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Bi weeklys and their worth.

Discussion in 'Lawn Mowing' started by Kelly's Landscaping, Dec 19, 2012.

  1. JimLewis

    JimLewis LawnSite Fanatic
    Messages: 6,872

    It's the same here. The bi-weekly accounts are always the cheapskates who rarely want anything else, won't go for our more comprehensive maintenance packages, cancel during the winter months, balk at our prices for additional services, etc. When someone says they want bi-weekly around here I can tell instantly what kind of financial position they are in. Because in Oregon grass GROWS. The only reason you'd ever do bi-weekly is because you're broke.
  2. Darryl G

    Darryl G Inactive
    Messages: 9,500

    Yes, that pretty much in line with my thinking Woody.

    Here's an example when a bi-weekly account doesn't make sense. I made contact with a potential customer who bought a cord of firewood off me and he asked about mowing his lawn in the spring. I inspected the lawn in late fall/early winter at dusk and figured it would be a slow growth lawn that I'd charge $50 for if it were weekly. I bid it at $65 as a bi-weekly cut. The problem is that a section of it is always badly overgrown at 2 weeks, requiring me to bag it. I figured it would take me an hour tops and it ended up taking me 70 to 80 minutes each cut. He will not allow me to cut it more often than EOW (not in his budget). Due to slopes and obstacles (lots of outcropping rocks) I have to cut it with my walk behind and there is excessive trimming even then. It requires about a mile detour off my route, but that's on a narrow, bumpy and winding woods road, so my total time with travel approaches 90 minutes. Extras on the account ending being a $20 surcharge to deal with leaves on one of my fall cuts, which was questioned by the customer. The customer never paid me according to my Net 15 terms and on a couple of occasions had not paid the previous month by the first of the following month (>30 days). I screwed up taking on this customer at that price but I stuck with it for the season, but this customer will not be on my route next year!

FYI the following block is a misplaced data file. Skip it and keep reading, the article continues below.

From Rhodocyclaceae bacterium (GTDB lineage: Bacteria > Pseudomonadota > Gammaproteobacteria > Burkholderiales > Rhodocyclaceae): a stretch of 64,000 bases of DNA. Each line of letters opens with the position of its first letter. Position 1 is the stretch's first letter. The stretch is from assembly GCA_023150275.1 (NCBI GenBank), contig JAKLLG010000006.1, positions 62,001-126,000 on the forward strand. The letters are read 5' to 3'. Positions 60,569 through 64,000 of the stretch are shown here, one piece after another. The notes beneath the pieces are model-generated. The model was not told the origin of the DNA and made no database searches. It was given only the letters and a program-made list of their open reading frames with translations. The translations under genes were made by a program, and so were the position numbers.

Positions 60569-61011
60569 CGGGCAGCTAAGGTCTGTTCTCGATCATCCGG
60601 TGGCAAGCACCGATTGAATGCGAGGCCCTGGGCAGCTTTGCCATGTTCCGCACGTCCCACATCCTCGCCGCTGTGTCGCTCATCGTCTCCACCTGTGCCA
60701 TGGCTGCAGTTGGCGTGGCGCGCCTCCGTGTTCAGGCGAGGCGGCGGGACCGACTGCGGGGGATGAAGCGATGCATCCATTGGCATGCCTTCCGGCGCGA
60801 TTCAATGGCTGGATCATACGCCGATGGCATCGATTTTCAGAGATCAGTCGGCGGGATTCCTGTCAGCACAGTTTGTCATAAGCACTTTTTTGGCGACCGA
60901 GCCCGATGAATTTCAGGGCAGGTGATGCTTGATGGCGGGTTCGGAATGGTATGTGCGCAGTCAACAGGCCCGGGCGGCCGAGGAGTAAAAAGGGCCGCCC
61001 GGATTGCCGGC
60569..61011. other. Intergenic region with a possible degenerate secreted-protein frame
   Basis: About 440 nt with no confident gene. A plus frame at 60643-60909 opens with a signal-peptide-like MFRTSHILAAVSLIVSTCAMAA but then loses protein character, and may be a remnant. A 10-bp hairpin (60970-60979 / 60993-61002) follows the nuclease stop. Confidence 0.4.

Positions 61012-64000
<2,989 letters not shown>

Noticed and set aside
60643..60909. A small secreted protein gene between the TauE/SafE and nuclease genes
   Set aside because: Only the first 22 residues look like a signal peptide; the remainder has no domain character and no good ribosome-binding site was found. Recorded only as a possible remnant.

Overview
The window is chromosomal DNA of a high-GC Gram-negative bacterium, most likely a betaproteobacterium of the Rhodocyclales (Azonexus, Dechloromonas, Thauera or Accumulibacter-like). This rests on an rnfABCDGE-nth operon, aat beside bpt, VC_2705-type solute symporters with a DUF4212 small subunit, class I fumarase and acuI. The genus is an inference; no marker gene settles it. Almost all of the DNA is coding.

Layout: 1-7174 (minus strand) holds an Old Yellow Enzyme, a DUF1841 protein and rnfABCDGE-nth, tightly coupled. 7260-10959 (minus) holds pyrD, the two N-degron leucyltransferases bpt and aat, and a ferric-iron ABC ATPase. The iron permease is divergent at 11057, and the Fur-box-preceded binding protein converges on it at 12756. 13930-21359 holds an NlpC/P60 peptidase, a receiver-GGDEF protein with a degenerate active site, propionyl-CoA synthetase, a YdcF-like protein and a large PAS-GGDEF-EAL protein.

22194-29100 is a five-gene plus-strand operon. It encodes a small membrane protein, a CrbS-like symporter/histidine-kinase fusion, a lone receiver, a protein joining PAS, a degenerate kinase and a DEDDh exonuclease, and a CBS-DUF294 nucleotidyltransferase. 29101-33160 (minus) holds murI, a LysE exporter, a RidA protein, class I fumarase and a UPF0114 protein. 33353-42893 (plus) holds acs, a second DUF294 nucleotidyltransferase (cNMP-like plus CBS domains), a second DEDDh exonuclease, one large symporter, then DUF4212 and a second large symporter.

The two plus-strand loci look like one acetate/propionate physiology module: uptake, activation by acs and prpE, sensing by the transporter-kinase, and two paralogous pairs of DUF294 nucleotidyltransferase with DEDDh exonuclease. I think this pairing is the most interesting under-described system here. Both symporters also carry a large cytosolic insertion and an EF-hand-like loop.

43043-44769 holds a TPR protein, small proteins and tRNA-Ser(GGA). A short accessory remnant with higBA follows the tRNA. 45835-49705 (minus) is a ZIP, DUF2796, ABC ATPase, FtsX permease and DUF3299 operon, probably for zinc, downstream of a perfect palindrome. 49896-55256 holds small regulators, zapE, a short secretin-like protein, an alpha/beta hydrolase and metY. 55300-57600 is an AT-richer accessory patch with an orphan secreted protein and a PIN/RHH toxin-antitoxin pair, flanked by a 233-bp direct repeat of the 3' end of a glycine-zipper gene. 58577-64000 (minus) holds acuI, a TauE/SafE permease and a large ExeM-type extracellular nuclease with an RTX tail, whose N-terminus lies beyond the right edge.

3. Kelly's Landscaping

    Kelly's Landscaping LawnSite Platinum Member
    Messages: 4,686

    I got the honor of Jim posting on one of my threads that is cool I know your seldom on. The point I was making was in my particular area the bi weekly's allowed me to fill up my cutting schedules by splitting them between the 2 weeks as evenly as possible. Thus relieving the pressures that full service accounts would put on my very limited extra work days and fall and spring clean ups as well. My company has an average drive of around .9 miles per lawn i.e we have nearly 200 accounts and drive less than 200 miles a week on the mowing lists.